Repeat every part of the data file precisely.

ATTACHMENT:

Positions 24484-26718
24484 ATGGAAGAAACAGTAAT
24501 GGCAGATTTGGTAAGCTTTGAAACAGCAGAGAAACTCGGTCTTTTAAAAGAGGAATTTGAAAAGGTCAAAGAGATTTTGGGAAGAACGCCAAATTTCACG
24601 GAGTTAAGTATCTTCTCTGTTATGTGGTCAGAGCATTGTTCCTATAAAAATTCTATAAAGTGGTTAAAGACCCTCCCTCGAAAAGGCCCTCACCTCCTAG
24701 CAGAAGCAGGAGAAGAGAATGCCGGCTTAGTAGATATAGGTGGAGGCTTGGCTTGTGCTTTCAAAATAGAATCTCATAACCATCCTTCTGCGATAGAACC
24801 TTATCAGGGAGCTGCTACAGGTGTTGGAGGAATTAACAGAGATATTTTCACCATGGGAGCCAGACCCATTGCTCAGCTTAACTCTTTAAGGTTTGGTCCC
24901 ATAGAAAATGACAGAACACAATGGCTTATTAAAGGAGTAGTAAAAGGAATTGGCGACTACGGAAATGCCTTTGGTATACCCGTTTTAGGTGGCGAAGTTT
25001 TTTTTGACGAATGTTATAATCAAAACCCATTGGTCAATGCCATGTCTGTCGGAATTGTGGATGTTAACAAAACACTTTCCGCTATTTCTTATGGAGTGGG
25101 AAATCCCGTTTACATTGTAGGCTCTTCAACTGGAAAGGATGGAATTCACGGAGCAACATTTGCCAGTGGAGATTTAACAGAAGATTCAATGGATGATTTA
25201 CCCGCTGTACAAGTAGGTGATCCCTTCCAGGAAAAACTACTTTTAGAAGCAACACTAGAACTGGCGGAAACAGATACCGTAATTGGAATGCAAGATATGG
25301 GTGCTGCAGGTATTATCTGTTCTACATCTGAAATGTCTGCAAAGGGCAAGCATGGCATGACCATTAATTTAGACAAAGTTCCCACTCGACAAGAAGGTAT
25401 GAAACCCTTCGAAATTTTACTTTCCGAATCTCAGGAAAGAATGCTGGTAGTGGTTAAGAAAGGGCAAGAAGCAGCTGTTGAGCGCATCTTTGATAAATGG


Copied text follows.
Positions 24484-26718
24484 ATGGAAGAAACAGTAAT
24501 GGCAGATTTGGTAAGCTTTGAAACAGCAGAGAAACTCGGTCTTTTAAAAGAGGAATTTGAAAAGGTCAAAGAGATTTTGGGAAGAACGCCAAATTTCACG
24601 GAGTTAAGTATCTTCTCTGTTATGTGGTCAGAGCATTGTTCCTATAAAAATTCTATAAAGTGGTTAAAGACCCTCCCTCGAAAAGGCCCTCACCTCCTAG
24701 CAGAAGCAGGAGAAGAGAATGCCGGCTTAGTAGATATAGGTGGAGGCTTGGCTTGTGCTTTCAAAATAGAATCTCATAACCATCCTTCTGCGATAGAACC
24801 TTATCAGGGAGCTGCTACAGGTGTTGGAGGAATTAACAGAGATATTTTCACCATGGGAGCCAGACCCATTGCTCAGCTTAACTCTTTAAGGTTTGGTCCC
24901 ATAGAAAATGACAGAACACAATGGCTTATTAAAGGAGTAGTAAAAGGAATTGGCGACTACGGAAATGCCTTTGGTATACCCGTTTTAGGTGGCGAAGTTT
25001 TTTTTGACGAATGTTATAATCAAAACCCATTGGTCAATGCCATGTCTGTCGGAATTGTGGATGTTAACAAAACACTTTCCGCTATTTCTTATGGAGTGGG
25101 AAATCCCGTTTACATTGTAGGCTCTTCAACTGGAAAGGATGGAATTCACGGAGCAACATTTGCCAGTGGAGATTTAACAGAAGATTCAATGGATGATTTA
25201 CCCGCTGTACAAGTAGGTGATCCCTTCCAGGAAAAACTACTTTTAGAAGCAACACTAGAACTGGCGGAAACAGATACCGTAATTGGAATGCAAGATATGG
25301 GTGCTGCAGGTATTATCTGTTCTACATCTGAAATGTCTGCAAAGGGCAAGCATGGCATGACCATTAATTTAGACAAAGTTCCCACTCGACAAGAAGGTAT
25401 GAAACCCTTCGAAATTTTACTTTCCGAATCTCAGGAAAGAATGCTGGTAGTGGTTAAGAAAGGGCAAGAAGCAGCTGTTGAGCGCATCTTTGATAAATGG